Featured Articles

Intel refreshes CPU roadmap

Intel refreshes CPU roadmap

Intel has revealed an update to its CPU roadmap and some things have changed in 2015 and beyond. Let’s start with the…

More...
Hands on: Nvidia Shield Tablet with Android 5.0

Hands on: Nvidia Shield Tablet with Android 5.0

We broke the news of Nvidia's ambitious gaming tablet plans back in May and now the Shield tablet got a bit…

More...
Nokia N1 Android tablet ships in Q1 2015

Nokia N1 Android tablet ships in Q1 2015

Nokia has announced its first Android tablet and when we say Nokia, we don’t mean Microsoft. The Nokia N1 was designed…

More...
Marvell launches octa-core 64-bit PXA1936

Marvell launches octa-core 64-bit PXA1936

Marvell is better known for its storage controllers, but the company doesn’t want to give up on the smartphone and…

More...
Nvidia GTX 970 SLI tested

Nvidia GTX 970 SLI tested

Nvidia recently released two new graphics cards based on its latest Maxwell GPU architecture, with exceptional performance-per-watt. The Geforce GTX 970…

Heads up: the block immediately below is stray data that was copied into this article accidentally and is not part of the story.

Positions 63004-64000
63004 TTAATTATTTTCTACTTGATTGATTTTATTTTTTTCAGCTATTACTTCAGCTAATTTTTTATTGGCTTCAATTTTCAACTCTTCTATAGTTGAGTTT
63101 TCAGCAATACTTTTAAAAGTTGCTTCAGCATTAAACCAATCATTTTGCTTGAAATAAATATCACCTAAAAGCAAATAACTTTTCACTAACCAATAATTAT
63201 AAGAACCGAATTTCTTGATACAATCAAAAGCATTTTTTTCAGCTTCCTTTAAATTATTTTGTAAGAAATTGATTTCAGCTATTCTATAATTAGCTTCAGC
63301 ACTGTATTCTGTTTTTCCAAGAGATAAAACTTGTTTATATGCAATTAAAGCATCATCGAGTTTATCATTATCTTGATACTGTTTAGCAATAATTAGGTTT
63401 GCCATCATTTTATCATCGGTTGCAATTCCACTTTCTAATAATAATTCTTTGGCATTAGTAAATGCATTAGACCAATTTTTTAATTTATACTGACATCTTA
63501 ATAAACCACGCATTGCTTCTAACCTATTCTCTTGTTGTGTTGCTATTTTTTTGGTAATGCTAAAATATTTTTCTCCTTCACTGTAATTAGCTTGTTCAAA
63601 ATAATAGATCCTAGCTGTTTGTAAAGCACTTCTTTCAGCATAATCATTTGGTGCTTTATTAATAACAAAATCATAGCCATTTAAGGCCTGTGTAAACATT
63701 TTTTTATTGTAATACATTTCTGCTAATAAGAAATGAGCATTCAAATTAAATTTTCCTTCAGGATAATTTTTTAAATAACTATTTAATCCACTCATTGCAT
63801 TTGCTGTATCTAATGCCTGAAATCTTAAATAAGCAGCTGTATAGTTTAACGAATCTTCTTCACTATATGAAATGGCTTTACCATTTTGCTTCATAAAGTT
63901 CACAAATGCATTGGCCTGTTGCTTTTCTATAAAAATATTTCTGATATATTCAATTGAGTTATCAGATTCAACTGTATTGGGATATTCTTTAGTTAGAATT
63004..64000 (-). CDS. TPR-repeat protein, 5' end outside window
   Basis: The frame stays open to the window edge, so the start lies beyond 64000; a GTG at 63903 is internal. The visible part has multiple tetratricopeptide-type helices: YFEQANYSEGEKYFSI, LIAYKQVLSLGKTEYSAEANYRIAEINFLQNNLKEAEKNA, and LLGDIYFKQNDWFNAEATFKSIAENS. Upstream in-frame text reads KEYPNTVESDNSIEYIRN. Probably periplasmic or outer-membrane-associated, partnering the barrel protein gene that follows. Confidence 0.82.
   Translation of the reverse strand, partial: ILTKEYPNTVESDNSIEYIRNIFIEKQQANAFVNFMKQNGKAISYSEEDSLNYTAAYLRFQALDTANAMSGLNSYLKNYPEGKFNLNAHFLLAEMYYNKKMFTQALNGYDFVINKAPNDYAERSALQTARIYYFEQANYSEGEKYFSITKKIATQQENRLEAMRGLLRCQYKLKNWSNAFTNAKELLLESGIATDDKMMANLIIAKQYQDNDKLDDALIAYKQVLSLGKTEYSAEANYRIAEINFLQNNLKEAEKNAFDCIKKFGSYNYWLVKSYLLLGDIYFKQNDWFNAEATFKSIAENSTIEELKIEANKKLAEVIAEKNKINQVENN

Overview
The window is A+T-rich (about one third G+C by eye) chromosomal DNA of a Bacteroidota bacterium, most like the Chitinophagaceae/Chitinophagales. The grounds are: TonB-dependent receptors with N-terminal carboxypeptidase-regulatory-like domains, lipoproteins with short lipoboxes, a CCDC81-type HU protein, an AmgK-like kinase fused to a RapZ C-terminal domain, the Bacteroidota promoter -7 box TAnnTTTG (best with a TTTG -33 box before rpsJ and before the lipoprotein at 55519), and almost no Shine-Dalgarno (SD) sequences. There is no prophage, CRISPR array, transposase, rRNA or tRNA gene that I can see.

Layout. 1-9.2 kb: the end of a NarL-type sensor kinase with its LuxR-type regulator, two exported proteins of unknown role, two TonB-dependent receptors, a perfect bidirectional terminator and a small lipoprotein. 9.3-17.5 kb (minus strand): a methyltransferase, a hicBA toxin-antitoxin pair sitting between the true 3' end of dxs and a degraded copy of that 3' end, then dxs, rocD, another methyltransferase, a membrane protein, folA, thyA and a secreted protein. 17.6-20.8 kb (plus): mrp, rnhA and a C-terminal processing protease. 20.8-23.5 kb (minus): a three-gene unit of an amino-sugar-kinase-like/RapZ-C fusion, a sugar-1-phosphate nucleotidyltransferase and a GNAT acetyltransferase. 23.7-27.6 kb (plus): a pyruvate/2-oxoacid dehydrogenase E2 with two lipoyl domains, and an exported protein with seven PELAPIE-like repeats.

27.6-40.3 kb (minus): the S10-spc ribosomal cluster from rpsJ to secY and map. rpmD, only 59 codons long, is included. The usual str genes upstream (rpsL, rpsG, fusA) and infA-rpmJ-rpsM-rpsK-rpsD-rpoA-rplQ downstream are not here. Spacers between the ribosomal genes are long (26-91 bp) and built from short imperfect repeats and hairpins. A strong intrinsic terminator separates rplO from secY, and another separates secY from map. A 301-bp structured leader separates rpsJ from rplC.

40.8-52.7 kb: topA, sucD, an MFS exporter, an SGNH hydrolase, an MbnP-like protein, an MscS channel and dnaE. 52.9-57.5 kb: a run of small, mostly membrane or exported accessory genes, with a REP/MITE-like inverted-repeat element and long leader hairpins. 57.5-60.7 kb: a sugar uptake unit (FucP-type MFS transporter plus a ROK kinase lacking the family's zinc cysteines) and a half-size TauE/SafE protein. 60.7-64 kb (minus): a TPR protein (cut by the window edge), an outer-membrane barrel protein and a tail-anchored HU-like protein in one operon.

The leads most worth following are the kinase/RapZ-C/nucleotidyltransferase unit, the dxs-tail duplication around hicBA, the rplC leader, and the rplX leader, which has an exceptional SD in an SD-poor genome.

More...
Frontpage Slideshow | Copyright © 2006-2010 orks, a business unit of Nuevvo Webware Ltd.
Friday, 18 April 2008 10:31

Microsoft builds testing software

Written by Nick Farell

Image

Hopes to save cash with Microsoft Experimentation Platform


Microsoft
is developing software which uses Windows Live to test software on users.

According to ZDNet the software could speed up the process of software development which is currently hampered by complicated test procedures. Dubbed the Microsoft Experimentation Platform (ExP) the software enables  testing new ideas quickly using the best-known scientific method for establishing causality between a feature and its effects.

The big idea is to use controlled experiments is to expose a percentage of users to a new treatment, measure the effect on metrics of interest, and run statistical tests to determine whether the differences are statistically significant, thus establishing causality.

The brains behind the idea is Ronny Kohavi, who joined Microsoft in 2005 from Amazon.com where he was the Director of Data Mining and Personalization. He told ZDNet that Microsoft lacked the tools to run live experiments and make data-driven decisions based on user actions.

More here
Last modified on Friday, 18 April 2008 15:49

Nick Farell

E-mail: This e-mail address is being protected from spambots. You need JavaScript enabled to view it
blog comments powered by Disqus

 

Facebook activity

Latest Commented Articles

Recent Comments